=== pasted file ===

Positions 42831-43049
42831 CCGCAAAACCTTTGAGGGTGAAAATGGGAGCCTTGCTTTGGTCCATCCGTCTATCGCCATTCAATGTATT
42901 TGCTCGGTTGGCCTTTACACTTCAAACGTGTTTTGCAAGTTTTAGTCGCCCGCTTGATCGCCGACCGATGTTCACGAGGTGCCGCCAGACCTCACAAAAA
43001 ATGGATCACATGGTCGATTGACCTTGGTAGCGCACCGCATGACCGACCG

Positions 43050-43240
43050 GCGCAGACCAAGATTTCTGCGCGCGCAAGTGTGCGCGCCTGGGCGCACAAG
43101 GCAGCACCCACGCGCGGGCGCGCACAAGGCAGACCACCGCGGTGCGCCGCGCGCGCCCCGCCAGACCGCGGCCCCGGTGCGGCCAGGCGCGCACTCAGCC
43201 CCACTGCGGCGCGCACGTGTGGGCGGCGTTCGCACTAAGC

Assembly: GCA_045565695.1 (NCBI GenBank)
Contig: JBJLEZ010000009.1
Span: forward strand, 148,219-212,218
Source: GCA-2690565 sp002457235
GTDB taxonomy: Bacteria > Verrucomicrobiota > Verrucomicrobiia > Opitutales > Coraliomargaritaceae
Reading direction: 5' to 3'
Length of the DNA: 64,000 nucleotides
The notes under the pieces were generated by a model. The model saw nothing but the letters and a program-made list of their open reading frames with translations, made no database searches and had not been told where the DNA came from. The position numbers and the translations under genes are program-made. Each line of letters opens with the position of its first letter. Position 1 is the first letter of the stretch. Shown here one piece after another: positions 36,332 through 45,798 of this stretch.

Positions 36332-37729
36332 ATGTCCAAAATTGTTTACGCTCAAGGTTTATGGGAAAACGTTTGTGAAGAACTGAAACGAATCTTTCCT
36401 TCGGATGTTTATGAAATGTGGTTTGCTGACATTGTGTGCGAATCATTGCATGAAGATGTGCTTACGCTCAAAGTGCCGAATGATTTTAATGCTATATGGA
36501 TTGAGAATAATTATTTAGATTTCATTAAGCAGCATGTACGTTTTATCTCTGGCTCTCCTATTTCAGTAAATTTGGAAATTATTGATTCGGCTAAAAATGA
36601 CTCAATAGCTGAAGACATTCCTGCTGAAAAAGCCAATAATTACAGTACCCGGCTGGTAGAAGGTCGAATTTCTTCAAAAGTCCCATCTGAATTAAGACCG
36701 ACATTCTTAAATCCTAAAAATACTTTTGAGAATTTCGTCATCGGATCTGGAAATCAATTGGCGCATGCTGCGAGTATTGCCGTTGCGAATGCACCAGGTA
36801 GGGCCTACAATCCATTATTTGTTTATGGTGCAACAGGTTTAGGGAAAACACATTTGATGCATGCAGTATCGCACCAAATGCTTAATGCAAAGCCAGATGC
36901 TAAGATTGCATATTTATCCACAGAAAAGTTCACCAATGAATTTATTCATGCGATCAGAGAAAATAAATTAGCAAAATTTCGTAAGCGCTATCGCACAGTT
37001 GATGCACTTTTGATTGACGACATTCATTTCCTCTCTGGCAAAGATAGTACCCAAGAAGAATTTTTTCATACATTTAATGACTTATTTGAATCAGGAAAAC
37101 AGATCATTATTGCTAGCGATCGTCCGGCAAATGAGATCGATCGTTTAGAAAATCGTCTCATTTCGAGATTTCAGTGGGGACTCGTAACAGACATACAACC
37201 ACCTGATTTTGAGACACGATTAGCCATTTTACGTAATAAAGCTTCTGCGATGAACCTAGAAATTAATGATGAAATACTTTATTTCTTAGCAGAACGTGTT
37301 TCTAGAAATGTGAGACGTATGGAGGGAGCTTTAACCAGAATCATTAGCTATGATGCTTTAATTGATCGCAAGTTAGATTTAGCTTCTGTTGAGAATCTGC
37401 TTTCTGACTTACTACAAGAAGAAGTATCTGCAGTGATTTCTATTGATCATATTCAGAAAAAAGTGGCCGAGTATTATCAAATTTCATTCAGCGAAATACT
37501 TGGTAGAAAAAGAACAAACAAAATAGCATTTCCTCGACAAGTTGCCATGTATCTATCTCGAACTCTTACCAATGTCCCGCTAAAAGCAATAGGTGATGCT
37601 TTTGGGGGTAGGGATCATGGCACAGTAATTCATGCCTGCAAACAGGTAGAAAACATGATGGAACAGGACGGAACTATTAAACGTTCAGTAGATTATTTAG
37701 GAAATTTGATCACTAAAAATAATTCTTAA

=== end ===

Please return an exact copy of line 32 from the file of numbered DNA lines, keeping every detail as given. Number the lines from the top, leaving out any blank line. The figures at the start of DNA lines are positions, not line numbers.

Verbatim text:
37701 GAAATTTGATCACTAAAAATAATTCTTAA